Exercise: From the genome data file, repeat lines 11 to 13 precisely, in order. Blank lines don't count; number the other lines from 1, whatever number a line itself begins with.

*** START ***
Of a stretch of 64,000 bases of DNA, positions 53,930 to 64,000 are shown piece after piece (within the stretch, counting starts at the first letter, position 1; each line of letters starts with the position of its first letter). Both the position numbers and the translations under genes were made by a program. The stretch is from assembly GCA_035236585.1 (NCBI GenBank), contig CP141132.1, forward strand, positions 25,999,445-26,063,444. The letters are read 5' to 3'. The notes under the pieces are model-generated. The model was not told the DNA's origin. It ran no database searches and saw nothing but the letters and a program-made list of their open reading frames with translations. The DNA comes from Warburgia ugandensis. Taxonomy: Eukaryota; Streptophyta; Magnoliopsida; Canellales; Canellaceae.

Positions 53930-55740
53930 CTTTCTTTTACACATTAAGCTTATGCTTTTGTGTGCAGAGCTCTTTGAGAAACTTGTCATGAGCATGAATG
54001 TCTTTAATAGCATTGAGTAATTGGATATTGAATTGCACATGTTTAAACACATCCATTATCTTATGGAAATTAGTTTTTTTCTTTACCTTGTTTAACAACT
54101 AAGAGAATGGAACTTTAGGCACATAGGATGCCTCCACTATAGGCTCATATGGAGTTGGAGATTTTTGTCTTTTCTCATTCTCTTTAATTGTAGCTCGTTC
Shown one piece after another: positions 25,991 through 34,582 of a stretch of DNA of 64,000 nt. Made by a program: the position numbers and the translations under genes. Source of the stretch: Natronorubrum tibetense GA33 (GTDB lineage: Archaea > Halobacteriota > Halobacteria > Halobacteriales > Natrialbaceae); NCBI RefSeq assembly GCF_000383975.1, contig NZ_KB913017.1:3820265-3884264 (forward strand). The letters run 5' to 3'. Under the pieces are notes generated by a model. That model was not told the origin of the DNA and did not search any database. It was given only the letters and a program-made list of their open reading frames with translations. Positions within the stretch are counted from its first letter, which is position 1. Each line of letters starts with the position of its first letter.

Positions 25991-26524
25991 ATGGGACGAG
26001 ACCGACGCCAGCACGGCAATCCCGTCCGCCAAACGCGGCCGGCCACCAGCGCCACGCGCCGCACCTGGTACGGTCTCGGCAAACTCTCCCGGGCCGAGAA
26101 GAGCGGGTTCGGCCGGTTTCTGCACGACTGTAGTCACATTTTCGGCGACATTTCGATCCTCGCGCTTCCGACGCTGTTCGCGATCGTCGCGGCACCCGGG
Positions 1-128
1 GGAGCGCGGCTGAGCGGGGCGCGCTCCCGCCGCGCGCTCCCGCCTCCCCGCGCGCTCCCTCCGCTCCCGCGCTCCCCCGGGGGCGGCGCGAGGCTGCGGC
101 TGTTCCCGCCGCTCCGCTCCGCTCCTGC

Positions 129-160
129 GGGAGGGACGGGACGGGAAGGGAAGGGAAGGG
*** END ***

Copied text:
Positions 1-128
1 GGAGCGCGGCTGAGCGGGGCGCGCTCCCGCCGCGCGCTCCCGCCTCCCCGCGCGCTCCCTCCGCTCCCGCGCTCCCCCGGGGGCGGCGCGAGGCTGCGGC
101 TGTTCCCGCCGCTCCGCTCCGCTCCTGC